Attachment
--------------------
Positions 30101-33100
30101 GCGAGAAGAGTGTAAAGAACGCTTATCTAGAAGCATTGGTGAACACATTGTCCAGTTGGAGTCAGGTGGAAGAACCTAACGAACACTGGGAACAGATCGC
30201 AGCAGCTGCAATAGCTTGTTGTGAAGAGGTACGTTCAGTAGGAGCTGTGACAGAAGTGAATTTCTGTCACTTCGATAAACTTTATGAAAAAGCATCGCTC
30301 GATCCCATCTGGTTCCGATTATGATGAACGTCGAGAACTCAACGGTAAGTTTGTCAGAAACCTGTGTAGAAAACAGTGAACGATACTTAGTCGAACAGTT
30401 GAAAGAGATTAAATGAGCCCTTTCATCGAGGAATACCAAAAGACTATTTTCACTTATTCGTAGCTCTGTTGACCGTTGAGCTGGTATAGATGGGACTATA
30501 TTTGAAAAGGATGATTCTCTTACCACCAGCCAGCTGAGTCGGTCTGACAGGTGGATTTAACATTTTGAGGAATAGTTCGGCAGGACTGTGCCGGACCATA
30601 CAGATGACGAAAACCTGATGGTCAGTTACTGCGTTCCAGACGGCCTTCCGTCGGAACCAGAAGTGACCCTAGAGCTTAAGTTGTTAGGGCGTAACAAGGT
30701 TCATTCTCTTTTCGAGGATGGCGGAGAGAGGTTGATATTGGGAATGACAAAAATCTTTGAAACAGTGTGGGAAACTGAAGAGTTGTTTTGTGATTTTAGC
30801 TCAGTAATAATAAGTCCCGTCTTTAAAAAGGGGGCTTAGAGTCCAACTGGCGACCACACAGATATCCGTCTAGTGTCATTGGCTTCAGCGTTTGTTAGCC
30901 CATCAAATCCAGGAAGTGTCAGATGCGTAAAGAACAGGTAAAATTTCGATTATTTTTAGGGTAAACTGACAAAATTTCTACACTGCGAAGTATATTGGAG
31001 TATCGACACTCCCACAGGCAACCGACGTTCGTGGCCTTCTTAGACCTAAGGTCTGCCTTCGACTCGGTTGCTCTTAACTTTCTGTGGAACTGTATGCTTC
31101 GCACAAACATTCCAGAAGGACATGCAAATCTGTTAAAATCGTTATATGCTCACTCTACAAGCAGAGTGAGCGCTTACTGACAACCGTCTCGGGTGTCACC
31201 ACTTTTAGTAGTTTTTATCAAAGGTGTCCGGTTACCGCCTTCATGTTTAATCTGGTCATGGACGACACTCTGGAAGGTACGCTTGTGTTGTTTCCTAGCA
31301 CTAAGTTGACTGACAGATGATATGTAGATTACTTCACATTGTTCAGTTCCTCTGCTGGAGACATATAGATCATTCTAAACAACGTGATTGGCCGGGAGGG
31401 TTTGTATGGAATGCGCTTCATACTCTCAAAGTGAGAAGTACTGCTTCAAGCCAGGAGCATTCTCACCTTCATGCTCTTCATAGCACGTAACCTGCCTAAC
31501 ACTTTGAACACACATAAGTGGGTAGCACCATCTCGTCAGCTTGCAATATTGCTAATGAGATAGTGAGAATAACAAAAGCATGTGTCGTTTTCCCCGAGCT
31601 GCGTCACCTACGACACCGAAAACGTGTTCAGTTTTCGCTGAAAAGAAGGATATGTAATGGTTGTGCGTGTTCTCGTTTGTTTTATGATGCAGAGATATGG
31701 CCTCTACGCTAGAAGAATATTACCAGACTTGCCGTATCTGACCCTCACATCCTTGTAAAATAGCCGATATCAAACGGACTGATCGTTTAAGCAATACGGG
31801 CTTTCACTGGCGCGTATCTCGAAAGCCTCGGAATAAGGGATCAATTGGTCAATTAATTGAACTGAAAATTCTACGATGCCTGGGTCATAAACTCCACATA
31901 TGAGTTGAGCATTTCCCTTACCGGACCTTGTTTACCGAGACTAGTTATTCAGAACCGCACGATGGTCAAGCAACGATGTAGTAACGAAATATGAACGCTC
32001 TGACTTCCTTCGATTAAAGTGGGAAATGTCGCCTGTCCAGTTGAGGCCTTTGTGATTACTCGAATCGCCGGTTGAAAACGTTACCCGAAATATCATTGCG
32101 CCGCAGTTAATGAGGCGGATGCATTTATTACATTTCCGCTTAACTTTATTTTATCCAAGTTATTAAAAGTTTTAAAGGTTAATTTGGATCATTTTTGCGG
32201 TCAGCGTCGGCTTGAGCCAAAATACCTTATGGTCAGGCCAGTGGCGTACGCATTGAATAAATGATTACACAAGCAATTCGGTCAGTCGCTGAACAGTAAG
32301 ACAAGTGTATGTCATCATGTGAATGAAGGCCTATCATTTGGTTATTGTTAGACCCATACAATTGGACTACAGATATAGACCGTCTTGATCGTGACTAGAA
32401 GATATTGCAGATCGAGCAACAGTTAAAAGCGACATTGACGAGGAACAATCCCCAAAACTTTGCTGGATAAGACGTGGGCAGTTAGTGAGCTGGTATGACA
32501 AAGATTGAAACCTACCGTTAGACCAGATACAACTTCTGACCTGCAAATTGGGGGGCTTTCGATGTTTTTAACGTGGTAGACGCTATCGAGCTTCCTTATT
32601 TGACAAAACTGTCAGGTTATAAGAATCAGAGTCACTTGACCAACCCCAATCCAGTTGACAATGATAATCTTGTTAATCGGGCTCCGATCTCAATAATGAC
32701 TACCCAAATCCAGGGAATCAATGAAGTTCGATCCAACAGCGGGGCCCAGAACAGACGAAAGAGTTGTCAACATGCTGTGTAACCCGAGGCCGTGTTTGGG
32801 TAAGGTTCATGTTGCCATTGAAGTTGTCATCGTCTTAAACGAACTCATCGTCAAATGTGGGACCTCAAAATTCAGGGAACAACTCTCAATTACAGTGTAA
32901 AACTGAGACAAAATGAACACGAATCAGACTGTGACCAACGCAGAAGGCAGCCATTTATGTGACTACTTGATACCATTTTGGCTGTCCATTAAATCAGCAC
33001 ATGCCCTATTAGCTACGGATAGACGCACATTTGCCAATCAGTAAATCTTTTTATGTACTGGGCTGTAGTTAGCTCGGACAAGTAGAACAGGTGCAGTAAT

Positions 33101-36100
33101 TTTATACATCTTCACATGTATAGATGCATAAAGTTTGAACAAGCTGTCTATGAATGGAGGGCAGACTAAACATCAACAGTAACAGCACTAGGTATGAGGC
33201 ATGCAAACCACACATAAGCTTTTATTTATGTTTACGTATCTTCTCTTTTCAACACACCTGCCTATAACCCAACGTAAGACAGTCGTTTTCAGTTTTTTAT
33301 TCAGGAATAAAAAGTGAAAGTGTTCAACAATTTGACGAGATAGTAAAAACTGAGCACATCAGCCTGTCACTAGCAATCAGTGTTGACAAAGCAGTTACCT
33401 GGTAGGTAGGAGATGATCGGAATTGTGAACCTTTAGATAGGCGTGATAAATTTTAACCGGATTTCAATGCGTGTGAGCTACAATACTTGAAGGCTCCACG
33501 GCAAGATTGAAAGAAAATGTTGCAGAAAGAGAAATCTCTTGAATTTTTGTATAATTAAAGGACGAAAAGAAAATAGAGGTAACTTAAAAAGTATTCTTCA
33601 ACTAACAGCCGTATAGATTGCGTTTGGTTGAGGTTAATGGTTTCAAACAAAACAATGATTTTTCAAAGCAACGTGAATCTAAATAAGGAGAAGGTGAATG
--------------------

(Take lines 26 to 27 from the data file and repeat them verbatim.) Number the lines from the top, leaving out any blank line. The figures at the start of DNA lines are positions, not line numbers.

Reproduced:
32501 AAGATTGAAACCTACCGTTAGACCAGATACAACTTCTGACCTGCAAATTGGGGGGCTTTCGATGTTTTTAACGTGGTAGACGCTATCGAGCTTCCTTATT
32601 TGACAAAACTGTCAGGTTATAAGAATCAGAGTCACTTGACCAACCCCAATCCAGTTGACAATGATAATCTTGTTAATCGGGCTCCGATCTCAATAATGAC